Situation in Numbers
4,872,000 children in need of humanitarian assistance
8,400,000 people in need (Humanitarian Response Plan 2020)
1,846,551 internally displaced people (IOM, Displacement Tracking Matrix 23)
802,821 registered refugees (UNHCR, 31 December 2020)
1,102,484 people affected by floods (FEWSNET, December 2020)
• Over the course of 2020, the number of children in need of humanitarian assistance increased from 4.87 million to 10.3 million (Humanitarian Response Plan Mid-Year Review). Flooding, cholera, COVID-19, locust infestation, and conflict-induced displacement drove humanitarian needs as evidenced by the increase in the number of children in need of humanitarian assistance with significant impact on children’s health, vulnerability to violence and educational attainment. The community transmission of COVID-19 has increased the overall vulnerability of the population, stalling the delivery of essential life-saving services, impacting livelihoods and increasing the cost of service delivery, including critical humanitarian assistance.
• With UNICEF support, over 1 million people (Internally Displaced Persons/IDPs and IDP returnees) have gained access to a sufficient quantity of safe water for drinking, cooking and personal hygiene; while 401,814 children (8,720 refugees) have been treated for Severe Acute Malnutrition (SAM), and mobile health and nutrition teams have reached 463,766 IDPs in hard-to-reach areas in Afar and Somali regions. Another 130,994 people (all IDP/IDP returnees) have benefitted from Gender-Based Violence (GBV) risk mitigation and response interventions, while over 400,000 individuals have received cash transfer support to mitigate the effects of emergencies across several regions. A total of 180,917 children (all IDP/IDP returnees) were able to access formal and non-formal education services.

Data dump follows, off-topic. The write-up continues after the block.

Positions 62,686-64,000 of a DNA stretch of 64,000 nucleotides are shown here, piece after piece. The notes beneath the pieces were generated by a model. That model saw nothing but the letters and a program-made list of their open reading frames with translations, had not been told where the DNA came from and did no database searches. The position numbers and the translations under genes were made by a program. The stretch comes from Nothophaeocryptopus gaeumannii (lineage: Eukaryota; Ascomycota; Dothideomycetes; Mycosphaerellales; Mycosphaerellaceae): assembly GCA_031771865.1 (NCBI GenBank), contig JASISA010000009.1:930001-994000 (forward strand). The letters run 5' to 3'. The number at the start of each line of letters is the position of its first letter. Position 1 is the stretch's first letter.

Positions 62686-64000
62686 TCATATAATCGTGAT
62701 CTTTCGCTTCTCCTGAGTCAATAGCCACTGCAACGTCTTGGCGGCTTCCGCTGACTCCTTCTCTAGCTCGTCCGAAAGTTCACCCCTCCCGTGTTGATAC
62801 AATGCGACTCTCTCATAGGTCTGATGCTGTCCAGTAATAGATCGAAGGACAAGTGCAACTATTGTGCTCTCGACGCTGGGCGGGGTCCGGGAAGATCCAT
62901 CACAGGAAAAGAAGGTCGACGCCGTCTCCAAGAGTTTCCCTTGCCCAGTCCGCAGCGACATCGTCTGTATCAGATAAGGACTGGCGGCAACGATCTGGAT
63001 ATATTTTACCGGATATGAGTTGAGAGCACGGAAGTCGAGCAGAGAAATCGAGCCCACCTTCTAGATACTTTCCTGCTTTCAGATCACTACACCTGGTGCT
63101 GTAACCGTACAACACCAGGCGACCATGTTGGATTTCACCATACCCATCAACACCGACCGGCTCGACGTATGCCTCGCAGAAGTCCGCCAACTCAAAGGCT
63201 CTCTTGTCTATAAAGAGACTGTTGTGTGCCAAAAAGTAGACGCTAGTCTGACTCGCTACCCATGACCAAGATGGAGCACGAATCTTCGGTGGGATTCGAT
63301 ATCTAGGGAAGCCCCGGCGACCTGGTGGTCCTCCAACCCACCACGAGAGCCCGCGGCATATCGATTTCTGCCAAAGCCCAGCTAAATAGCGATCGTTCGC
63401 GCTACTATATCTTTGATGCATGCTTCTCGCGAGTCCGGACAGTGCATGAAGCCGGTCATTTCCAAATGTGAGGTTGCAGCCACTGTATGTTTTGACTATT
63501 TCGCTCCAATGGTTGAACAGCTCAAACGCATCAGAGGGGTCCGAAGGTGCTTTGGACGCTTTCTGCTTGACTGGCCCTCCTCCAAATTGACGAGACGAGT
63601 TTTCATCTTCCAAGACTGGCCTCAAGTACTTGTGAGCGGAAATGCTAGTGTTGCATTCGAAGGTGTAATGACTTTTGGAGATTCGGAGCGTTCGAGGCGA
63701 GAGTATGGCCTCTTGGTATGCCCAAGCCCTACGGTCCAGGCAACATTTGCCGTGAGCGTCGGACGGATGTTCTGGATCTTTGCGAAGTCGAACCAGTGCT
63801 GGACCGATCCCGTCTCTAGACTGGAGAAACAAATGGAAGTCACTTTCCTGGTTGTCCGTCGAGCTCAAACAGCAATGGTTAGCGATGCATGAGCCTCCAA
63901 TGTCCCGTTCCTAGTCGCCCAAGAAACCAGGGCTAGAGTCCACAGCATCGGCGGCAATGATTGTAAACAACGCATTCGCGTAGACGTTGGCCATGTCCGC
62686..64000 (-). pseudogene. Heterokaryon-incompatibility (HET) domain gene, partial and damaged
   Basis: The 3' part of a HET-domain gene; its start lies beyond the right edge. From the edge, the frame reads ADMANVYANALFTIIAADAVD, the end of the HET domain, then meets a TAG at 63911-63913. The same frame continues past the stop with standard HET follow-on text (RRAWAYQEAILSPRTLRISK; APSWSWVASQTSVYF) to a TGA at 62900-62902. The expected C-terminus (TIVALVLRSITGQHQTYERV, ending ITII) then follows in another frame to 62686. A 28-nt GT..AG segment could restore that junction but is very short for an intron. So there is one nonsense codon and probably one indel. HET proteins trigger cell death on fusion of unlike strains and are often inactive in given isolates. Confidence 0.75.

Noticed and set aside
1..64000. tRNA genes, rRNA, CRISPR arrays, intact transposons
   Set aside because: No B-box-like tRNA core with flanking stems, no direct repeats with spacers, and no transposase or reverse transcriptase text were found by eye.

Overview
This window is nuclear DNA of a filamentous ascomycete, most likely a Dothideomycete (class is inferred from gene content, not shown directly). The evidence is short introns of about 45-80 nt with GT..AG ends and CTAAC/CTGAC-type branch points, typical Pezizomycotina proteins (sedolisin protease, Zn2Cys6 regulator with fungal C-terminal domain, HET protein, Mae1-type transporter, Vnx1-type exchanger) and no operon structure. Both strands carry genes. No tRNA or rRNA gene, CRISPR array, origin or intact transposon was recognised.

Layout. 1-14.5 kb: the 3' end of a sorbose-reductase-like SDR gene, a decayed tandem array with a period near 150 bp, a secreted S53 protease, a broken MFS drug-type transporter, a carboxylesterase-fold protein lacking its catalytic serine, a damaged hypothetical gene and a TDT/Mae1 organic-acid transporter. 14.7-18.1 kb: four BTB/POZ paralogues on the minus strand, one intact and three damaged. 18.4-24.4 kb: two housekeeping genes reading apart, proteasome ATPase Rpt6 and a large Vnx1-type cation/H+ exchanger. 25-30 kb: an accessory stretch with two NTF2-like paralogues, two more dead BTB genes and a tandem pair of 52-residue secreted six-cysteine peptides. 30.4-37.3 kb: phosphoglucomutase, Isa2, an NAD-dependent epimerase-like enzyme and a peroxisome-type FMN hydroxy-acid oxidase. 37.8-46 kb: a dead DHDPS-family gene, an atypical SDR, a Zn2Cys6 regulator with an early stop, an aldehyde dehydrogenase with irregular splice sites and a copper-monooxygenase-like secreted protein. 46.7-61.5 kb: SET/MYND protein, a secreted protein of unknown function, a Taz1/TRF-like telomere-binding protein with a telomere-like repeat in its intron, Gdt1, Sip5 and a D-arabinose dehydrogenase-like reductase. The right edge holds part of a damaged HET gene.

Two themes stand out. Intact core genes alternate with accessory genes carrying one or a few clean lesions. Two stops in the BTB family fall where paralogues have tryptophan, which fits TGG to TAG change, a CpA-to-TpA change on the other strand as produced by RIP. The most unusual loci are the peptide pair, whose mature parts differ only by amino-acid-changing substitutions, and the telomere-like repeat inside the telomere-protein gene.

Funding Overview and Partnerships
UNICEF in Ethiopia appealed for US$139 million in 2020 with the aim of providing life-saving humanitarian assistance to children and women in need. The Humanitarian Action for Children (HAC) had not included in 2020 our COVID response, for which we had a separate appeal of US$49 million. UNICEF Ethiopia’s financial contributors to the 2020 HAC comprised of the Government of Canada, the Central Emergency Response Fund (CERF), the Foreign,
Commonwealth and Development Office (FCDO), the European Civil Protection and Humanitarian Aid Operations (ECHO), the Government of Japan, the United Nations Office of the Coordination of Humanitarian Affairs (UNOCHA), the Office of United States Foreign Disaster Assistance (OFDA), Swedish International Development Cooperation Agency (SIDA), and the United States Agency for International Development (USAID) Food For Peace (FFP). With the generous contributions from its donors (see Figure 1 below), UNICEF, together with its partners has been able to achieve considerable results for the most vulnerable, and often hard-to-reach children and women. UNICEF expresses its sincere gratitude to the above Governments, people and institutions. However, at the end of 2020, the HAC appeal had a funding gap of US$69 million or 49 per cent1 . This gap was largely in education (95 per cent) and social protection (63 per cent) which meant that around half of the targeted children or 179,671, could not access formal and non-formal education, while 990,775 individuals were not reached through cash transfer support.
In terms of lessons learnt, while concurrent emergencies in Ethiopia in 2020 resulted in a large opportunity for resource mobilization, much of the funds were earmarked for specific sectors such as nutrition. This resulted in very little funding granted for education for IDPs/refugees in emergencies and significant gaps in the IDP response for WASH and health were also encountered.